06.07.2020 Opinion

Eulogizing Wofa Kookooase Kurasini!

By Daily Guide
Eulogizing Wofa Kookooase Kurasini!
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The news of his demise hit me like a thunderbolt. I initially thought it was a social media prank until a senior member from the elephant stock confirmed the story. Yes, Lawyer Kwadwo Owusu Afriyie, popularly referred to as Sir John, has finally joined his ancestors in Samanfoland. But I prefer calling him 'Wofa Kookooase Kurasini'.

I have always admired him from afar. His unique style of communication, laced with humour and Akan proverbs, tickled many people’s fancy; and I was no exception. His interview with Delay has been etched in my memory because it was particularly outstanding. Delay, who is notoriously known for making her guests uncomfortable, ended up with a rib-cracking laughter at the end of the interview. I am sure it was one of the best interviews she had ever had.

It was not until last year that I had a personal interaction with him. My article – “Is the Elephant worth Dying For?” – had caught his attention so he got in touch to see if he could help me secure the scholarship I desperately needed.  Things did not work out because the organization he directed me to had already exhausted its scholarship slots for the year.

Indeed, he and one other lady, whose name I cannot mention here, were the only ones who tried to help after my lamentation. Though things did not go as expected, I was very grateful that they had at least showed concern and tried to help.

Then began our nephew-uncle relationship. He usually called to commend me on my write-ups and corrected me whenever he felt an idea could have been put in a better way.

An article he loved so much was my commentary when Wofa Kan-Dapaah was caught on camera pandering to the whims of a damsel who could pass for his granddaughter. He was so pleased with “Please cut Wofa Kan-Dapaah some slack” that he literally compelled me to visit him at his office.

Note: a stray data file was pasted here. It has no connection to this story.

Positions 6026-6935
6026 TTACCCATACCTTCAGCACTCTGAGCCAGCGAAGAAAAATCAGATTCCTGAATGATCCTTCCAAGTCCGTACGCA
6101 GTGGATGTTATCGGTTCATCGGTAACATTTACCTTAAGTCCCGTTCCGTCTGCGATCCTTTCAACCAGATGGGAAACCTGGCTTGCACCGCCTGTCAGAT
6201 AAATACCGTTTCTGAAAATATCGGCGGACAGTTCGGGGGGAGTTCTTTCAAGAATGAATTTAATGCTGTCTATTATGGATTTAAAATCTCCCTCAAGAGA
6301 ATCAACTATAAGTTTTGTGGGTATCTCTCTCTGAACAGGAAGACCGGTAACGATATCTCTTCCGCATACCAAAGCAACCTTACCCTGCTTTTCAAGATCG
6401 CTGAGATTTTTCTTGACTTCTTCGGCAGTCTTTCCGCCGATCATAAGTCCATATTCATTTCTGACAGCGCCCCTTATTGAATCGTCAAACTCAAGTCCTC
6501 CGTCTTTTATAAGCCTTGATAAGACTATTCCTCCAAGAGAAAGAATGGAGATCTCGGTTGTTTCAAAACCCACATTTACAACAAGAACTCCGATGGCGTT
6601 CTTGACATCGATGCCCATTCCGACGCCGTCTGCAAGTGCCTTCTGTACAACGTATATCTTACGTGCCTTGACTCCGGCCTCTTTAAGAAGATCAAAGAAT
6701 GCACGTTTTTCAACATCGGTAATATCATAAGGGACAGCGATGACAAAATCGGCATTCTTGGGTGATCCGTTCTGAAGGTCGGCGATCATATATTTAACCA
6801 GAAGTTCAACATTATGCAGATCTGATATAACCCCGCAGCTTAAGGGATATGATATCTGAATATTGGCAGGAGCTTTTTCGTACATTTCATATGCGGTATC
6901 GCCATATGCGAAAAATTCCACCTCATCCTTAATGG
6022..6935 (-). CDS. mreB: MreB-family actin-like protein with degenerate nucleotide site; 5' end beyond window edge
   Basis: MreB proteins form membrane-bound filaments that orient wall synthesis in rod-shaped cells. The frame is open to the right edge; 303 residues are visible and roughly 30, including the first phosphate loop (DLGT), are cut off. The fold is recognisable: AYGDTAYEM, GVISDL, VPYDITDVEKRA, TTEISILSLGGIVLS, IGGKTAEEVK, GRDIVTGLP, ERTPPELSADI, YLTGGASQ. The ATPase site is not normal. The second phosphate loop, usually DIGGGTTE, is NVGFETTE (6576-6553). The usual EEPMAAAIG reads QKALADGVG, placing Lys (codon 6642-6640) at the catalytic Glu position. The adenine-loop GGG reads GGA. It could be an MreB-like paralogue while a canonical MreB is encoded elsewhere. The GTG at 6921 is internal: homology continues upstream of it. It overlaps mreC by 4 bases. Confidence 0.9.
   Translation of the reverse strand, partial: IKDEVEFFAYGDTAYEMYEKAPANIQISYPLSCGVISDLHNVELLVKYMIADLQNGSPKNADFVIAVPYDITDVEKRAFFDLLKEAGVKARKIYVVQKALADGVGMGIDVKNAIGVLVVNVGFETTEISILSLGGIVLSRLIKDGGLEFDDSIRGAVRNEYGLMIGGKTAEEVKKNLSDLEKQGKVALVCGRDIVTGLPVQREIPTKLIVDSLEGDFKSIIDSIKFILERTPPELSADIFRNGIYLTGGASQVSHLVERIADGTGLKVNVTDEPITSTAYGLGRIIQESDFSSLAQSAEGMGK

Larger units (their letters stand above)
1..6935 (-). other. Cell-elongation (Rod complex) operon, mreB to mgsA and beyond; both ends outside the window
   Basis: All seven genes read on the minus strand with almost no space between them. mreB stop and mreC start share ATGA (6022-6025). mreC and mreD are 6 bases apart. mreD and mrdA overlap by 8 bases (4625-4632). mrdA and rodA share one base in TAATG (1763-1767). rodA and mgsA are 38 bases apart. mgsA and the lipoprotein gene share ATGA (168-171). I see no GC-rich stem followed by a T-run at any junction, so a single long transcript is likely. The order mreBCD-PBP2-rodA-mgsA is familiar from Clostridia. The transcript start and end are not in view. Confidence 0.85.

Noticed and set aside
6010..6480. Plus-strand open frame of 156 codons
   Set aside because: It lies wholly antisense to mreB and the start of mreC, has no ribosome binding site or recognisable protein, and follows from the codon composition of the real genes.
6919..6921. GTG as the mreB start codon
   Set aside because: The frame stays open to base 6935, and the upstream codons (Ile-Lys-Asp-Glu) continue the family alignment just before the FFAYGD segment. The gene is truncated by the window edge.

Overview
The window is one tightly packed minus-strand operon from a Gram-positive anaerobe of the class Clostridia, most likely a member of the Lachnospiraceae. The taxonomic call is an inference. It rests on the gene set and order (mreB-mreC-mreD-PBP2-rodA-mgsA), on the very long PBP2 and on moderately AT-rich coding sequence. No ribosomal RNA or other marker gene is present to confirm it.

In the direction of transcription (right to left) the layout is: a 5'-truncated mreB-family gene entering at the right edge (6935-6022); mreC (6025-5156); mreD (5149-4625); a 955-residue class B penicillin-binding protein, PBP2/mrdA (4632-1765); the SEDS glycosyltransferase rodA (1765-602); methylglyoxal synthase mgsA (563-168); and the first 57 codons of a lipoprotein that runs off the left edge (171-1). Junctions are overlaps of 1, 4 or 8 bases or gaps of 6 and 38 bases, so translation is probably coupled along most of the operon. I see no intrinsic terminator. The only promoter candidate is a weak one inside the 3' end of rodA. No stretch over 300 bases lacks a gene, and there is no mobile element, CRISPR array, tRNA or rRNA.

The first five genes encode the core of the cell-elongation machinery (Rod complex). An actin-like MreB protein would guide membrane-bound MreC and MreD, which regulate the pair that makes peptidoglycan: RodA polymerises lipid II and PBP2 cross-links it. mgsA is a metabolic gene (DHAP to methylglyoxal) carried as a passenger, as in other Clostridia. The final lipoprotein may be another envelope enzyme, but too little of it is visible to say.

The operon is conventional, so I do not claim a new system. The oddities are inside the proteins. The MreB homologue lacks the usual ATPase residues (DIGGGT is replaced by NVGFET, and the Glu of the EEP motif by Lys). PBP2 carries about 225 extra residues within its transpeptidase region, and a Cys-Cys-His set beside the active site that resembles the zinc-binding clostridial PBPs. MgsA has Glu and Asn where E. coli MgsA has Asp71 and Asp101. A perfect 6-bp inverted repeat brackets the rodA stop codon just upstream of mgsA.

That was the first and only time I met him in person. He received me with open arms and admonished me to eschew passiveness and become very active in party matters. He offered to guide me in the turbulent political waters and told me I needed “a mission, vision and passion” to succeed. His proverbial generosity was on display as I left his office with a very fat envelope.

Yes, he did invite me to his office again after the lockdown, but I declined—giving all manner of excuses. The truth was that I did not want to be embarrassed with another fat envelope. Professor Gyampo mentioned in his tribute that he went through similar embarrassments anytime he visited Wofa Kookooase Kurasini.

I virtually communicated with him every week. I spoke with him on the eve of his demise and he was hale and hearty, despite being in the hospital. He said he was feeling well and hoped to be discharged by the end of the week.

It therefore came as a shock when I heard he had joined his ancestors in Samanfoland. I was in denial for some few minutes, but eventually came to terms with reality. The only ‘Sir’ in Ghanaian politics has finally left the land of the living.

Now that Wofa Kookooase Kurasini is no more, who will I run to for political guidance? Who will I call political godfather, now that Sir John is gone? I am very shattered!

When a loved one is lost, people cry for different reasons. Some cry because their breadwinner is gone. Others cry because they have lost the one who pays their school fees. Many others too cry because they have lost an advisor.

While I cry because I have lost a political godfather, some too cry because they have lost a benefactor. I wonder what the widows and orphans will do now that Sir John is gone. I can only imagine the difficulty university students under his care will go through, now that he has left without notice. Not forgetting family and party folks who depended on him for sustenance. In the words of Justice Baffoe-Bonnie, “Sir John was a human being. Coronavirus has claimed its biggest victim yet.”

Wofa, I will miss your infectious smile. A smile that is like sunshine after a downpour. Many will miss your good heart and benevolence. Your reconciliatory nature will also be sorely missed. Until we meet again in the distant future, I say fare thee well. Da Yie, Wofa!

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